As we head into the New Year, let’s take a break from our screens to talk about…what we’ve been watching on screen. While we Gen X’ers like to think we define the post-feminist movement, 2017 has shown us that we still have a long way to go. 2018 might be the year our daughters finally benefit from all the girl power that’s been marinating in the American pop culture bubble. Here are four ways that Hollywood changed America for women this year:
Ironically, I went to this movie for my son. It’s hard to find films that appeal to both my 10-year-old boy and to me, and this one seemed like a digestible alternative to The Emoji Movie. But five minutes into this summer’s highest grossing film, I literally started to feel empowered in my seat. As I watched director Patty Jenkins’ gloriously formidable Amazons beside Gal Gadot (pictured) as the princess on the verge of discovering her own might, I began to tap into my inner strength. I also started checking my iCal to see when I could fit in some power-lifting classes. I’d never seen so many women portrayed with so much bold strength in a superhero movie! For those of us who grew up watching Lynda Carter while wearing Wonder Woman Underoos, this movie marked a moment of progress. We’ve had plenty of strong women on camera before, from Norma Rae to Erin Brockovich, but this female-directed, powerhouse blockbuster served up the fiercest female role model to hit the screen since my mother kicked the living room TV in 1986. The bar has now been raised for how strong women will be portrayed on film, and I hope this is a sign of how real life will roll out for American women in 2018.
When a show is (almost) as old as you are, it automatically becomes a defining force for your generation. I’ll be honest: I usually only make it through the first hour of Saturday Night Live (pictured) before falling asleep. But I watch it on DVR every Sunday while yelling at my teenage daughter to wake-the-hell-up-because-it’s-passed-10, and we’ve had many a bonding moment eating breakfast and watching women take over the funniest show on late night. (IMO). As we head into 2018 with Aidy Bryant, Leslie Jones, Kate McKinnon and Cecily Strong at the helm, the show is sharper and funnier than ever. With all due respect to the very funny and talented men on the show, the spotlight seems to be shining brightest on brilliant, gender-bending casting choices such as comic Melissa McCarthy as Sean Spicer, Kate McKinnon as Jeff Sessions, and an unforgettable Donald Trump cameo from Leslie Jones. "Saturday Night Live" is skewering the remnants of our nation’s toxic masculinity and paving the way for equality and girl power with a massive sense of humor. Ever since the Harvey Weinstein scandal broke, I’ve been trying to find an empowering yet non-traumatizing way to explain the #MeToo movement to my daughter. SNL did it all for me in early December with a sidesplitting yet spot-on pop parody entitled “Welcome to Hell." The women of SNL are using humor to inform the world ... and the next generation ... of some harsh realities that might just become history in 2018.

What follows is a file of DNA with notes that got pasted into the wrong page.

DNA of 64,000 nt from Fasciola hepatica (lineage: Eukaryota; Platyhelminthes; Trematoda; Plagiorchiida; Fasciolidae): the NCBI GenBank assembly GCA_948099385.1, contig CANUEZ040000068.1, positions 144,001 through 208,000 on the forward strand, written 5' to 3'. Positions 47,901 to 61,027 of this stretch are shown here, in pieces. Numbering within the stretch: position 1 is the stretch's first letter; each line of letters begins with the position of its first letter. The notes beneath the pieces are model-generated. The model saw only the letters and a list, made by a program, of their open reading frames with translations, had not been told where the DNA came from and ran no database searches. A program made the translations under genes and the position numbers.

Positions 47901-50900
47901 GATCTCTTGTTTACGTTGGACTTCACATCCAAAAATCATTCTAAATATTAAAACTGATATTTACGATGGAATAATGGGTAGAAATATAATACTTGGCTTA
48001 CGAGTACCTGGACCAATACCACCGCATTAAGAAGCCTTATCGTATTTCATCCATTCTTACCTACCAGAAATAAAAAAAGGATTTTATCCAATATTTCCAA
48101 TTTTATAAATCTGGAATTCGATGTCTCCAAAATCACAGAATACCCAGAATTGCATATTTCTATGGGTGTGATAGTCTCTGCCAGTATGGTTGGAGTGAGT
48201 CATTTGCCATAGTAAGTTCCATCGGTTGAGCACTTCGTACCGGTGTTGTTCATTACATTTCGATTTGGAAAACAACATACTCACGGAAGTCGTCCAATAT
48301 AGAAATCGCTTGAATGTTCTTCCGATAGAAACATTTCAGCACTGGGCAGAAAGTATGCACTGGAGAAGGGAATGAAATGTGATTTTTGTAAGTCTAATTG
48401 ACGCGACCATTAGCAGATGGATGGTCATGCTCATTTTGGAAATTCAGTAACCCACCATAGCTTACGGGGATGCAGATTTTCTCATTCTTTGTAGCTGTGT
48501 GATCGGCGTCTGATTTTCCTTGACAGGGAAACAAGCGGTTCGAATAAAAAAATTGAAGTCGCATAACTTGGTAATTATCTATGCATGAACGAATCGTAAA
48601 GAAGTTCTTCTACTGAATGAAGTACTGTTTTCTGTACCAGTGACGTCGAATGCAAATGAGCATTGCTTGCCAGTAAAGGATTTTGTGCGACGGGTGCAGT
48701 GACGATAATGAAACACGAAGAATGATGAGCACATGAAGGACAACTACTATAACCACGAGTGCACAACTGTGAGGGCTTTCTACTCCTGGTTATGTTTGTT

Remember when Gloria on “All in the Family” would speak up to her father and it would be this big, strong woman moment? And the live studio audience would break into applause? And then we’d all go back to playing with our Barbies who didn’t have jobs yet? Well, this year we’ve put the strong woman moment into extended hyper-drive on TV. With shows like “The Handmaid’s Tale," “Glow," “Insecure," (pictured) and “The Marvelous Ms. Maisel," women are changing the narrative and changing the channel. And let’s be honest…for those of you who live with that other gender that is not female, how many of you were the ones who decided to subscribe to Netflix, Amazon, HBO or Hulu while your partner just pushed buttons on the remote? TV writers, especially those creating for streaming channels, seem to be talking to us and writing about us more and more. Apparently the revolution really will be televised!
One of the biggest moments for women in 2017 came from the man who started the #MeToo movement. After years of ass-patting harassment and heartbreaking assault, America suddenly got woke. And we may have Harvey Weinstein, the one-time powerful producer facing a multitude of sexual misconduct allegations, to thank for showing us the light at the end of this long, traumatizing tunnel. After years of getting Weinsteined, women in Hollywood said “enough," and the tables didn’t just start to turn, they were flipped upside-down. The threat to Hollywood’s tradition of misogyny has quickly spread to Washington, Television, Sports and beyond, inspiring a national conversation that has not been without it’s share of victim-shaming and bribery, but has definitely sparked a significant change in what women are expected to accept and endure. Thanks to the women who said “Enough!” and the ones who echoed, “Me, too!”, we are hopeful for a future where our daughters may never have to choose between shtupping their boss and keeping their job.
Although many people have only recently heard of the #MeToo movement, it actually began over 10 years ago, thanks to social activist Tarana Burke. After her own experience with sexual violence, she launched the Me Too campaign in 2006. Now she's calling on a renewed focus in 2018 on the systems in place that allow sexual violence to flourish.
January 2, 2018